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    Balance at December 31, 1997 --- --- 229 --- 4,098 (17,429) --- (13,331) Issuance of Preferred Stock 10,000 250 --- --- 12,370 --- --- 12,620 Issuance of Common Stock --- --- 5,183,441 8,440 --- --- 8,958 Acquisition of Treasury --- --- 5,395 --- --- --- (12) (12) Stock Net Loss --- --- --- --- --- (1,760) --- (1,760) Merger with 1818 Oil Corp. --- --- 15,566,298 1,557 16,307 --- --- 17,864 ------ ----- ---------- ------- -------- ---------- ------ ------- Balance at December 31, 1998 10,000 $ 250 20,755,363 $ 2,075 $ 41,215 $ (19,189) $ (12) $24,339 ====== ===== ========== ======= ======== ========== ====== ======= </TABLE> See notes to consolidated financial statements. 31 VAALCO ENERGY, INC. AND SUBSIDIARIES STATEMENTS OF CONSOLIDATED CASH FLOWS (in thousands of dollars) <TABLE> <CAPTION> Year Ended December 31, ----------------------- 1998 1997 -------- -------- CASH FLOWS FROM OPERATING ACTIVITIES: <S> <C> <C> Net loss $ (1,760) $(16,306) Adjustments to reconcile net loss to net cash provided by (used in) operating activities: Depreciation, depletion and amortization 10 -- Equity loss in unconsolidated entities 1,120 14,590 Provision for deferred income taxes 6 -- Abandonment reserve (1,060) -- Exploration expense 887 -- Interest expense 424 1,717 Change in assets and liabilities that provided (used) cash: Funds in escrow (17,648) -- Trade receivables (311) -- Other receivables (335) -- Materials and supplies (326) -- Prepaid expenses and other (25) -- Accounts payable and accrued liabilities (831) -- Accounts with partners 4,567 -- -------- -------- Net cash provided by (used in) operating activities (15,282) 1 -------- -------- CASH FLOWS FROM INVESTING ACTIVITIES: Exploration expense (887) -- Cash acquired in merger 2,154 -- Investment in partnership (1,758) (5,350) Additions to property and equipment (1,413) -- Investment in joint venture (2,155) -- Assets net of cash acquired in merger 3,180 -- Other - net 184 -- -------- -------- Net cash used in investing activities (695) (5,350) -------- -------- CASH FLOWS FROM FINANCING ACTIVITIES: Capital contributions 13,658 -- Proceeds from borrowings -- 4,012 Proceeds from the issuance of common stock 8,958 1,338 -------- -------- Net cash provided by financing activities 22,616 5,350 -------- -------- NET CHANGE IN CASH AND CASH EQUIVALENTS 6,639 1 CASH AND CASH EQUIVALENTS AT BEGINNING OF PERIOD 32 31 -------- --------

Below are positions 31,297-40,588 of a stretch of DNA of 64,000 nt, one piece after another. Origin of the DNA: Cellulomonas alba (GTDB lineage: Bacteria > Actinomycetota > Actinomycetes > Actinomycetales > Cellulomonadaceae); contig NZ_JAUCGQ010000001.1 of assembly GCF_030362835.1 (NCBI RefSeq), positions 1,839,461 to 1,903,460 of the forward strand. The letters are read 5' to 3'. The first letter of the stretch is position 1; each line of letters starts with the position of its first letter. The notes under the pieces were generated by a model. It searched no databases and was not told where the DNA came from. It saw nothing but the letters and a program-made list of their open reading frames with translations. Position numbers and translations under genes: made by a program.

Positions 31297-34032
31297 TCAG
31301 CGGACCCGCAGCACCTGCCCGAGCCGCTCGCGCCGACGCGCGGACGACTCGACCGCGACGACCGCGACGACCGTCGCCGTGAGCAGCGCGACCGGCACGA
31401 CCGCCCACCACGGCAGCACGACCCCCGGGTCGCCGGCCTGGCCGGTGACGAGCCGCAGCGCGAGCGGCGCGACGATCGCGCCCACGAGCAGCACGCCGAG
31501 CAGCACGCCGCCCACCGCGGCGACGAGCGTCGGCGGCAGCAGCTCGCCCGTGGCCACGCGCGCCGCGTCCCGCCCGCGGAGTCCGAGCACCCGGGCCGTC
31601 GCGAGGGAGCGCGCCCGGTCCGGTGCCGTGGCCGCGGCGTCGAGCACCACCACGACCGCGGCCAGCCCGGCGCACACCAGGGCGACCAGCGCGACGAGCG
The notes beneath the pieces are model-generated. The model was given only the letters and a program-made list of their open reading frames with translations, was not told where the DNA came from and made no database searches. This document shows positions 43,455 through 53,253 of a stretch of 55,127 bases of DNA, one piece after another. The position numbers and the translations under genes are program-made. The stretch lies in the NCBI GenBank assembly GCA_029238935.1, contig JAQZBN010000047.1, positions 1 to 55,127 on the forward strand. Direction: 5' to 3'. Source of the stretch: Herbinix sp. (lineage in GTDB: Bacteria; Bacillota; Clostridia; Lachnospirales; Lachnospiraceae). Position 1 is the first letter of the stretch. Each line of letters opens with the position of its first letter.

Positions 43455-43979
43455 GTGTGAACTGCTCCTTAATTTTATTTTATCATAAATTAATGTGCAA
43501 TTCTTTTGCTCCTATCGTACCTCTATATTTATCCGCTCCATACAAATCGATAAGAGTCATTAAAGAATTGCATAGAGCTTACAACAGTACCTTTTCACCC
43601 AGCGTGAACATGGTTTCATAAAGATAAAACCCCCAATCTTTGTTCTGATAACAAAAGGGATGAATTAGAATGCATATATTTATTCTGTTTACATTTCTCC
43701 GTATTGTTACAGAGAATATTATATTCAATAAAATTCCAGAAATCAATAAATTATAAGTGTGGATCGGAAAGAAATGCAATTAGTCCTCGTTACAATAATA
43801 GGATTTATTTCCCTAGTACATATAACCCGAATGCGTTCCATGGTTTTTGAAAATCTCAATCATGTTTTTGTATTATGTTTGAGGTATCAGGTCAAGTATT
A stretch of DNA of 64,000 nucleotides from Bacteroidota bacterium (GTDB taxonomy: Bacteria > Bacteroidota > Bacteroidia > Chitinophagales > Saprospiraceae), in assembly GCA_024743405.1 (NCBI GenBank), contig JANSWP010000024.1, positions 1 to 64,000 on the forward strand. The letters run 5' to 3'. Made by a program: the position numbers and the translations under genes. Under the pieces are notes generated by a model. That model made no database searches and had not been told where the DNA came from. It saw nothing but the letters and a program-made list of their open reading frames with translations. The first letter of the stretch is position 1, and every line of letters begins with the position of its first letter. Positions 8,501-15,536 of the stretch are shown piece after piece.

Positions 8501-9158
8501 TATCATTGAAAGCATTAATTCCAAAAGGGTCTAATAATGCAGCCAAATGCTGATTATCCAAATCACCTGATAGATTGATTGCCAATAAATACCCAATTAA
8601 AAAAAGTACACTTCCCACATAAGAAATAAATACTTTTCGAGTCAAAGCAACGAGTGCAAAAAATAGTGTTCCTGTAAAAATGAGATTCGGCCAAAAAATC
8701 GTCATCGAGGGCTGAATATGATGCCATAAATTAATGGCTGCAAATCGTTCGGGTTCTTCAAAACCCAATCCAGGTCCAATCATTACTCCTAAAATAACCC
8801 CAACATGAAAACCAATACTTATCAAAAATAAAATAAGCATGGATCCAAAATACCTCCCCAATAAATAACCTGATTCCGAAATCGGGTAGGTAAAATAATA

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    CASH AND CASH EQUIVALENTS AT END OF PERIOD $ 6,671 $ 32 ======== ======== SUPPLEMENTAL DISCLOSURE OF CASH FLOWS INFORMATION: Non-cash items: Contribution of debt to additional paid-in capital $ 16,370 $ -- </TABLE> See notes to consolidated financial statements. 32 VAALCO ENERGY, INC. AND SUBSIDIARIES NOTES TO THE CONSOLIDATED FINANCIAL STATEMENTS FOR THE YEARS ENDED DECEMBER 31, 1998 AND 1997 (in thousands of dollars, unless otherwise indicated) 1. ORGANIZATION VAALCO Energy, Inc., a Delaware corporation, is a Houston-based independent energy company principally engaged in the acquisition, exploration, development and production of crude oil and natural gas. As used herein, the terms "Company" and "VAALCO" mean VAALCO Energy, Inc. and its subsidiaries, unless the context otherwise requires. VAALCO owns producing properties and conducts exploration activities as operator of consortium internationally in the Philippines and Gabon. Through participation in a partnership with Hunt Oil Company, VAALCO has additional international exploration interests in Argentina, Peru, Ethiopia, Ghana, Niger and Canada. Domestically, the Company has interests in the Texas Gulf Coast area. In April 1998, the Company acquired from The 1818 Fund II, L.P., (the 1818 Fund), a fund managed by Brown Brothers Harriman & Co., all of the outstanding capital stock of 1818 Oil Corp. The assets of 1818 Oil Corp. at closing consisted of a 7.5% limited partnership interest in Hunt Overseas Exploration Company, L.P. ("Hunt") with book value of $2.8 million and $12.6 million in cash. The $12.6 million of cash which 1818 Oil Corp. had at the time of the acquisition has been pledged as cash collateral to secure a letter of credit payable to Hunt for cash calls associated with the partnership. If Hunt does not call such capital contributions as provided in the partnership agreement of Hunt, the cash collateral will be released to the Company. Hunt has entered into production sharing contracts and other arrangements which entitle it to explore for oil and gas, both onshore and offshore, on approxiamtely 34 million acres in countries including Argentina, Peru, Ethiopia, Ghana, Niger and Canada. The general partner of Hunt is Hunt Overseas Operating Company, a subsidiary of Hunt Oil Company. Hunt explores for high risk, large reserve accumulations, generally targeting deposits which pre-drilling seismic and other data indicate to have potential in excess of 100 MMBOE. Under the partnership agreement of Hunt, the Company will have an obligation to contribute an estimated $5.1 million to fund its share of the exploration costs of Hunt, $0.7 million of which was funded subsequent to the acquisition. In addition, if Hunt discovers oil or gas deposits, the Company will be required to contribute an additional $7.5 million to fund appraisal costs. VAALCO has $12.3 million in cash in an escrow account to fund its obligations under the partnership agreement. The 1818 Oil Corp. acquisition has been accounted for as a reverse acquisition and 1818 Oil Corp. is the acquiring entity for financial accounting purposes. Therefore, because 1818 Oil Corp. is the acquirer for accounting purposes, the financial statements for prior years are those of 1818 Oil Corp., not VAALCO the legal acquirer. Accordingly, a comparison of 1998 and 1997 results is not meaningful. 1818 Oil Corp.'s equity as of December 31, 1998 and December 31, 1997 have been retroactively charged for the equivalent number of shares of VAALCO's common stock received in the transaction. The difference between the par value of the common stock of 1818 Oil Corp. and VAALCO has been charged to additional paid-in capital. In addition, at the time of the 33 VAALCO ENERGY, INC. AND SUBSIDIARIES NOTES TO THE CONSOLIDATED FINANCIAL STATEMENTS FOR THE YEARS ENDED DECEMBER 31, 1998 AND 1997 (in thousands of dollars, unless otherwise indicated) merger, 1818 Fund contributed the debt owed to it by 1818 Oil Corp. as additional paid-in capital to 1818 Oil Corp. The following summarizes pro forma financial information assuming the acquisition of 1818 Oil Corp. had occurred on January 1, 1997.